What’s so offensive about the marketing of women’s travel, chick trips, girlfriend getaways? Nearly everything.
American Airlines reminded me of this recently by unveiling a women’s travel section of its website that some female business travelers found fluffy and irritating. AA quickly toned down the fluff but left some questions unanswered:
What is "women’s travel?" And why is it usually marketed to girls, girlfriends and chicks?
Here, for example, is an enlightening passage from the official tourism site of South Carolina: "If you’re ready for a great escape with great friends, there’s no better chick friendly vacation destination than the warm and inviting state of South Carolina. What shoes are you going to pack?"
Shoes. No stereotypes there. Chicks and shoes. (Also, chick-friendly should be hyphenated. It’s a compound modifier.)
From many other ads and travel packages aimed at women, I gather that women’s travel is not just about shoes, but also about shopping, spa treatments and drinking wine. I’m not against any of those things. Well, OK, maybe the shopping, which tends to bore me after a while.
But if there’s a market for package deals where women shop for shoes and get pampered and drink wine, let the free market sell it to them. And may they enjoy it. There’s no point in getting annoyed by that.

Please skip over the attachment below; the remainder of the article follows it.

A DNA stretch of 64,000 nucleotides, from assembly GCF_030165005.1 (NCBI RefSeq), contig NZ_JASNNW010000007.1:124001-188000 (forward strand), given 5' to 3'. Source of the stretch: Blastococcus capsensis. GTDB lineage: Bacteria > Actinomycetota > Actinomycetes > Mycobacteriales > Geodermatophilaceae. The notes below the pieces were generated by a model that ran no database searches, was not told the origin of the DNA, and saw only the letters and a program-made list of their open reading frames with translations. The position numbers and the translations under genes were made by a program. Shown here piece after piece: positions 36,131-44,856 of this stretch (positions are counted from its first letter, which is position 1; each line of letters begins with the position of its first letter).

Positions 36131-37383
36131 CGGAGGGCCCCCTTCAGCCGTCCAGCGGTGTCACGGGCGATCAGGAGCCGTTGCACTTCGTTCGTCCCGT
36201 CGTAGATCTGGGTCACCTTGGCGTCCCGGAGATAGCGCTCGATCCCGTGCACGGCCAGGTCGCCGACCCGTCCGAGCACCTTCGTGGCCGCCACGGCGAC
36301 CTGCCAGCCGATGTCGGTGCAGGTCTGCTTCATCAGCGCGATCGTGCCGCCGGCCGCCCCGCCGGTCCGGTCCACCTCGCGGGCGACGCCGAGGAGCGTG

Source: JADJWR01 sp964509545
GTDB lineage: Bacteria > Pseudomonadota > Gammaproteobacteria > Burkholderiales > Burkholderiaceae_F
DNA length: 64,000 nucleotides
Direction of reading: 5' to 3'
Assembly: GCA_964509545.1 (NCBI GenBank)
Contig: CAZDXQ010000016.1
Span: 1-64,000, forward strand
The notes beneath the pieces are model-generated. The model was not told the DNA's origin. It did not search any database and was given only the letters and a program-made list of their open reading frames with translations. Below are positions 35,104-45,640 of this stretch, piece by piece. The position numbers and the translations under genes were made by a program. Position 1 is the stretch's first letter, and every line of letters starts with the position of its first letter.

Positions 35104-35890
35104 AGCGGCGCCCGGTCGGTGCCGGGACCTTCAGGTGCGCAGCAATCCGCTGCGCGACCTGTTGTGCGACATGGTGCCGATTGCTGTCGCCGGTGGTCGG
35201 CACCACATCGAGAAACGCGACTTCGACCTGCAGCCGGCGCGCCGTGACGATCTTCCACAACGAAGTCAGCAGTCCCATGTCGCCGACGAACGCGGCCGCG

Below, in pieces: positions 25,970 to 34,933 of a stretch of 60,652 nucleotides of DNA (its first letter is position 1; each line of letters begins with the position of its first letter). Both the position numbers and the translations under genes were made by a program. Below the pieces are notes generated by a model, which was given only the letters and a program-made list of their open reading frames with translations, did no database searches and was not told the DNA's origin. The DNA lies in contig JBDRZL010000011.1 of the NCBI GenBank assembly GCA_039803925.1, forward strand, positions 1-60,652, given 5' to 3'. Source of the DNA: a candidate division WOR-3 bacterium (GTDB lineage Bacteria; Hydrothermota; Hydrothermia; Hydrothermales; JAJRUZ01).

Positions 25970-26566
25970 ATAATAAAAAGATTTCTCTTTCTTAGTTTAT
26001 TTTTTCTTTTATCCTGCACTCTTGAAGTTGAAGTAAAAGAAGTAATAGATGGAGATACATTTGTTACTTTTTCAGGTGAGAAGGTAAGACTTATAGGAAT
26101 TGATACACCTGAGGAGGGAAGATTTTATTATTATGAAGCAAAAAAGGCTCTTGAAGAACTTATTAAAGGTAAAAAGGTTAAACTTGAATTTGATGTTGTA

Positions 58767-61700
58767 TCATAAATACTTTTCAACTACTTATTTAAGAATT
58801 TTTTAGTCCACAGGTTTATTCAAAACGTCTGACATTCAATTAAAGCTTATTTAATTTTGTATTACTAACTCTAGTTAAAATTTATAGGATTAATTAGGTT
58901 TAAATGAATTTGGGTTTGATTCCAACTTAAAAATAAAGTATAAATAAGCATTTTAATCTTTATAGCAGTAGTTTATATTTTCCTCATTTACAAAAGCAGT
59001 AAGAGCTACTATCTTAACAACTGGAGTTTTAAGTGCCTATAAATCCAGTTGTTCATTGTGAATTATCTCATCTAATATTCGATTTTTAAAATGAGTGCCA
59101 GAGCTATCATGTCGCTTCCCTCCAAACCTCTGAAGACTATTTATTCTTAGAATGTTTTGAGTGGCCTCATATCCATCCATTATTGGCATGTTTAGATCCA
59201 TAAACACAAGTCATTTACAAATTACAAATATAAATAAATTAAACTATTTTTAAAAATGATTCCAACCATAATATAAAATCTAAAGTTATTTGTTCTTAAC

Except that the sheer ubiquity of this kind of advertising promotes the idea that there’s a standard form of travel that is essentially male by default, and that women travel only in some pampered, vacuous, marginal way.
Sure, women have distinct concerns about safety, bathrooms and cultural attitudes in far-away places. There’s room to talk about that. But it’s peripheral stuff. A female traveler – for business or leisure – generally experiences the same things a male traveler does.
And female vacationers seek, for the most part, experiences that are not particularly sex stereotyped. Witness the organizations and websites devoted to adventure travel and independent travel for women.
So, in order to combat these stereotypes further, allow me to present some of the "chick trips" that have been taken in my family:
- My mother and I went to New Mexico and Colorado and visited the archeological sites at Mesa Verde and Chaco Canyon.
- My daughter and I went to Mexico City and visited the pyramids at Teotihuacan.
- I camped by myself in Zion National Park and hiked along – and in – the Virgin River.
- My mother earned the nickname Grammbo when she backpacked solo along the Long Trail in Vermont.
- My niece and her friend rode 96 hours on a train to Lake Baikal in Siberia.
- My mother and my daughter walked for 112 kilometers (70 miles) in a pilgrimage on the Camino de Santiago in northern Spain.
Oh, yeah. And we all wore shoes.
Above: Grammbo, the chick pilgrim, shoes and all.